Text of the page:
Immanuel Kant (1724-1804) transformed the philosophical, cultural, and religious landscape of modern Europe. Emphasizing the priority of practical reason and moral autonomy, Kant's radically original account of human subjectivity announced new ethical imperatives and engendered new political hopes. This collection of essays investigates the centrality of progress to Kant's philosophical project and the contested legacy of Kant's faith in reason's capacity to advance not only our scientific comprehension and technological prowess, but also our moral, political, and religious lives. Accordingly, the first half of the volume explores the many facets of Kant's thinking about progress, while the remaining essays each focus on one or two thinkers who play a crucial role in post-Kantian German philosophy: J. G. Herder (1744-1803), J. G. Fichte (1762-1814), G. W. F. Hegel (1770-1831), Søren Kierkegaard (1813-1855), Friedrich Nietzsche (1844-1900), Walter Benjamin (1892-1940), and Martin Heidegger (1889-1976). This two-part structure reflects the central thesis of the volume that Kant inaugurates a distinctive theoretical tradition in which human historicity is central to political philosophy.
By exploring the origins and metamorphoses of this tremendously influential tradition, the volume offers a timely perspective on fundamental questions in an age increasingly suspicious of the Enlightenment's promise of universal rational progress. It aims to help us face three sets of questions: (1) Do we still believe in the possibility of progress? If we do, on what grounds? If we do not, why have we lost the hope for a better future that animated previous generations? (2) Is the belief in progress necessary for the maintenance of today's liberal democratic order? Does a cosmopolitan vision of politics ultimately depend on a faith in humanity's gradual, asymptotic realization of that lofty aim? (3) And, if we no longer believe in progress, can we dispense with hope without succumbing to despair?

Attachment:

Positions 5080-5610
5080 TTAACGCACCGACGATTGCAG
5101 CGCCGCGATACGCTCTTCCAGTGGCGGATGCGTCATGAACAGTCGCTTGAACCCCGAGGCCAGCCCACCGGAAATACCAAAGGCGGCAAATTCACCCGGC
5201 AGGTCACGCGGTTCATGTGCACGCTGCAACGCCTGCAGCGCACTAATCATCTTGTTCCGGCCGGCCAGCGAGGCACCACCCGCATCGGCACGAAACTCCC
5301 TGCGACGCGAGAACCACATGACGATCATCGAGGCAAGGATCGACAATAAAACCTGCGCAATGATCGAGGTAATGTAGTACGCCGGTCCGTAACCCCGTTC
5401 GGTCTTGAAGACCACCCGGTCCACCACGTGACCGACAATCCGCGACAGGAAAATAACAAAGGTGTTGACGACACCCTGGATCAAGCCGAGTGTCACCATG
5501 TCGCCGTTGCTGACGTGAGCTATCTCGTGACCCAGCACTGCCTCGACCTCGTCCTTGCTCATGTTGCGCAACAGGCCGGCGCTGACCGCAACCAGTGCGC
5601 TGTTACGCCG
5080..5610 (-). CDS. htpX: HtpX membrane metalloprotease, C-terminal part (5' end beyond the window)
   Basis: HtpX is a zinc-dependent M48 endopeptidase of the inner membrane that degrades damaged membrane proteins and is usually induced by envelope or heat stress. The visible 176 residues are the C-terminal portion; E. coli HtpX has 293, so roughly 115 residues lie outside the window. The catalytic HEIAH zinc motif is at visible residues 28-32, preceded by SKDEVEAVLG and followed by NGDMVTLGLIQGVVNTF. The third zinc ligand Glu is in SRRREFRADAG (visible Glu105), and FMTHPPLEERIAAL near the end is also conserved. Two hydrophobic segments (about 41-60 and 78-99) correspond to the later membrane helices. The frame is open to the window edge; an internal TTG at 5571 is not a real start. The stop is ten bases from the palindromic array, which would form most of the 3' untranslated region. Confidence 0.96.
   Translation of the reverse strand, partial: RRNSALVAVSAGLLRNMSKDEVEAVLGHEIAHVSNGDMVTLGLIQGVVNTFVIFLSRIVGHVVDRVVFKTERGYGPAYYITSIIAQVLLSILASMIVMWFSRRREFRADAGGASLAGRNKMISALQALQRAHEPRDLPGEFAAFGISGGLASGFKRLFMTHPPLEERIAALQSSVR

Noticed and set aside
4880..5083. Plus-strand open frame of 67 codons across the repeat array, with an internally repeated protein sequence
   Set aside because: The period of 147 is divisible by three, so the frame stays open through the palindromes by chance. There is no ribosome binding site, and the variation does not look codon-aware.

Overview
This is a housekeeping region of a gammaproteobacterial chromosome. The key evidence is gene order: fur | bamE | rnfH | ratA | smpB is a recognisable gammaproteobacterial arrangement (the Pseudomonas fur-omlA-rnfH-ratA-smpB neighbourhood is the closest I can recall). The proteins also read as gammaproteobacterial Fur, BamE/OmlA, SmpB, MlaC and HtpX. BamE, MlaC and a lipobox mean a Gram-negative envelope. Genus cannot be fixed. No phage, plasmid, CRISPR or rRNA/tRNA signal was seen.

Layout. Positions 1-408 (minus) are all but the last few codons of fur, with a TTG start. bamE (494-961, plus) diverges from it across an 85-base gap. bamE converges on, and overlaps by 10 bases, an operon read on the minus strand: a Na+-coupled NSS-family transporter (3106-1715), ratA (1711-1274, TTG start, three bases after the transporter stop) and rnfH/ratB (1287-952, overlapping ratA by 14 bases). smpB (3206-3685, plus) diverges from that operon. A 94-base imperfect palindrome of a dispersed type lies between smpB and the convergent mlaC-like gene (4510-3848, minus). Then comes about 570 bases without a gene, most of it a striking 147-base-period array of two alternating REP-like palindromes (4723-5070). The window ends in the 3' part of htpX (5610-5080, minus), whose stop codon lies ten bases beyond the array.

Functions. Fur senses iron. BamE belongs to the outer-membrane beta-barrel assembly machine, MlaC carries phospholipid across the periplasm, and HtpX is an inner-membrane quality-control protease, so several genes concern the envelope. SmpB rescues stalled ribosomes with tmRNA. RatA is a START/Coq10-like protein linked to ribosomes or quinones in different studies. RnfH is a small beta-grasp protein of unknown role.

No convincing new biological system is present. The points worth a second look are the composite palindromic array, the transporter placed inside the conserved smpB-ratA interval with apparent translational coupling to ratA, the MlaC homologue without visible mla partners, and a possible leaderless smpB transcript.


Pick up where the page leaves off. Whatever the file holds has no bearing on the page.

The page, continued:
"This excellent volume offers a comprehensive examination of Kant’s writings on historical progress, as well as insightful commentaries on his work’s afterlife...[T]his is an unquestionably valuable collection for understanding the ins and outs of Kant’s approach to progress, as well as the residue of his thought in subsequent philosophy. More can and should be written on the subject; this volume provides an important foundation for any subsequent inquiry."—Perspectives on Politics
"From Immanuel Kant through Walter Benjamin, philosophy of history was a vital way of grappling with the question 'what may I hope?' This incisive volume of essays is both a splendid guide for exploring these enduringly important discussions and a timely call to investigate them anew."—Isaac Nahkimovsky, Yale University
"Paul T. Wilford and Samuel A. Stoner have put together an outstanding collection of essays by top-notch philosophers on the topic of progress in world history. Although Kant's philosophy of history is the center of attention, nearly half of the essays consider the treatment of progress by figures such as Fichte, Hegel, and Kierkegaard."—Sally Sedgwick, Boston University
"Kant was not an optimist, exactly, but he did think that there are rational grounds for hope regarding the long-term ethical and political progress of our species. This expertly curated volume provides a critical examination of Kant's own account, as well as of the various ways it was appropriated in the post-Kantian context. A highly recommended and accessible resource for anyone interested in politics, the philosophy of history, and the philosophy of religion."—Andrew Chignell, Princeton University